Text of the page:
In late summer of 2005, a job opened for a multimedia manager for the city of Danville. After encouraging words from his mother, Aron applied for the job. “At the time, Jerry Gwaltney was the city manager. He came from Alabama where he utilized a government access channel to keep citizens informed. Jerry saw the importance of having that conduit to the public for government access.” Aron started producing a local weekly show Gwaltney had that kept residents informed about the city. Not long after, Aron took over the show and began expanding the programming. “This was before social media. Before River City TV. We were on TV20. Now, 13 years later, we are one of the most comprehensive government access channels in Virginia.” In 2017, The Virginia Municipal League recognized Danville with an Innovation Award in Communications for the work River City TV has accomplished through its facebook page and other social media channels.

via Brooke Klauss

River City TV’s success comes from Aron’s constant exploring of creative ways to deliver content to the public, and social media plays a huge role in that. “I love the aspect of social media. Sometimes it’s good and sometimes it’s bad, but I’ll say 95 percent of everything we post of social media is positively received.” One of the most effective ways to reach people is through video on facebook. “A few years ago, I saw more friends and families utilizing facebook. I read about the upward trend of video and began to implement them more on the network,” Aron says. Video alone will not increase viewership. There needs to be something exciting, something beneficial to keep followers engaged. Last winter, Aron began a ride-along program with public works during inclement weather to give live up-to-date road conditions. The videos were a hit with viewers. Post reads reached 110,000.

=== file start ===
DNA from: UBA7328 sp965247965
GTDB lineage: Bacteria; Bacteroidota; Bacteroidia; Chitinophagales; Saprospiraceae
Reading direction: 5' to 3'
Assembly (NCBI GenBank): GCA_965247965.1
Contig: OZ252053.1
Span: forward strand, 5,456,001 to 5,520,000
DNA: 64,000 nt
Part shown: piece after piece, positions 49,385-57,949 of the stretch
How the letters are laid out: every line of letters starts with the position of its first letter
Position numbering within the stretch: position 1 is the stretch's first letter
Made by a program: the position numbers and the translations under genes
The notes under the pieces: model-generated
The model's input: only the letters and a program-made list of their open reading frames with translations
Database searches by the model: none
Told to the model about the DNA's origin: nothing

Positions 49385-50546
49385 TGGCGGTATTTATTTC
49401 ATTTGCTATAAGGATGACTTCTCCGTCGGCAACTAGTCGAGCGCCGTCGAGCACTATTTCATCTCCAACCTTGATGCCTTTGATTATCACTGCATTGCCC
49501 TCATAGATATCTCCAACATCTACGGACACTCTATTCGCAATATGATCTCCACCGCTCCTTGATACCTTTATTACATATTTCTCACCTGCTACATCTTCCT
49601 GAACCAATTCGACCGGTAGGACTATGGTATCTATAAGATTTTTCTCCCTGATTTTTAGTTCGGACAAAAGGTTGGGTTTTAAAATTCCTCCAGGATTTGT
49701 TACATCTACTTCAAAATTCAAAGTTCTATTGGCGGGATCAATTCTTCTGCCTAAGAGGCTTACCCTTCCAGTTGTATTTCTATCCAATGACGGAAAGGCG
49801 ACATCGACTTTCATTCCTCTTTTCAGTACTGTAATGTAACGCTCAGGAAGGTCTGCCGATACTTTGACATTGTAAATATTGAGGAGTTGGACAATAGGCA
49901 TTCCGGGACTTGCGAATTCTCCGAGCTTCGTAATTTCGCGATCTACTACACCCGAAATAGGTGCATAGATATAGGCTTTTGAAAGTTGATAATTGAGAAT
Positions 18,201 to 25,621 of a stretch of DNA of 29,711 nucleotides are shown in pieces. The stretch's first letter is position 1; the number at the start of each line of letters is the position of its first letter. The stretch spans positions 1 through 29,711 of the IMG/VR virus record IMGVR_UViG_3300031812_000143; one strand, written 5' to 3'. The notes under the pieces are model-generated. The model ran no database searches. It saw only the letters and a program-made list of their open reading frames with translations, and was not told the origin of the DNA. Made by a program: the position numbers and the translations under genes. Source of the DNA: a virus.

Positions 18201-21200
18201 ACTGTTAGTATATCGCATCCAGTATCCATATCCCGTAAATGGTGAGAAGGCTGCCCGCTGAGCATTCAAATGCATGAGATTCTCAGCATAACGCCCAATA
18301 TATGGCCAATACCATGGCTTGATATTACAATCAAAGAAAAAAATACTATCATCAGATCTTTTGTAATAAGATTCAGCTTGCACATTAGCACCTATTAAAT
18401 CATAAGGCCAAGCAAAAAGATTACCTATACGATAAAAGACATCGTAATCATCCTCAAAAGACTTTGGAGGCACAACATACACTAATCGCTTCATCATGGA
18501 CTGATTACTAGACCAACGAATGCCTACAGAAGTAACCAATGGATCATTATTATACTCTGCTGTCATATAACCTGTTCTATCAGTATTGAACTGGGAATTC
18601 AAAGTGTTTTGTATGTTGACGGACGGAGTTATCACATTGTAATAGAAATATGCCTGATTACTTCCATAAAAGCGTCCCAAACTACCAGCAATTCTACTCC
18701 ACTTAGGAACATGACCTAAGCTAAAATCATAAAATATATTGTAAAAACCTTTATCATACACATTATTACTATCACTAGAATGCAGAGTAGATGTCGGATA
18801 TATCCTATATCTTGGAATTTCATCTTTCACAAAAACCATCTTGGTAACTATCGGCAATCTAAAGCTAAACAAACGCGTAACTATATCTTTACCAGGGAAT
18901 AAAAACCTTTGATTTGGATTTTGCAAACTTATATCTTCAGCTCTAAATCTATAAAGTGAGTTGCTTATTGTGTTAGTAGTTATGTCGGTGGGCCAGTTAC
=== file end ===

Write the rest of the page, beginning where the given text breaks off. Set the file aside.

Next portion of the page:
“Fly Over Friday” (overhead drone videos) was another creative way, Aron reached viewers. “It shows a side Danville not seen too often. People enjoy viewing the city from a different angle.” Aron also works with the police department and lifesaving crew to document accidents. “I go live for the main reason of asking people to avoid the area of the accident. The first responders need all the space they can get, especially with extractions. Letting people know areas to avoid saves travelers time as well. It helps everyone.”

Aron tackles a lot of behind-the-scenes projects as the multimedia manager at River City TV that are valuable to the city. “Viewers don’t really see the ‘in-house’ things. I’ve worked with community development, creating videos on the permitting process—how to apply for a permit, etc.” Aron also works with the police department to ramp up recruiting.

When he’s not covering all things Danville, Aron is enjoying the city’s link to nature. “I love the outdoors. Spending down time with my family is the top priority. We love the Riverwalk and the bike share program.” The Arons mapped a city bike ride which they dubbed the “Aron City Loop.” It spans about 12 miles and hits prime nature spots like Ballou Park. Aron also loves to coach baseball and is a dancing dad with his daughter, Madison, at the Meredith Gravely School of Dance.

Mark Aron is a valuable voice for the city he loves. Jack Garrett was spot-on when he said, “He’d be working in a major market if it weren’t for his family ties to the city.” Danville is lucky to have him.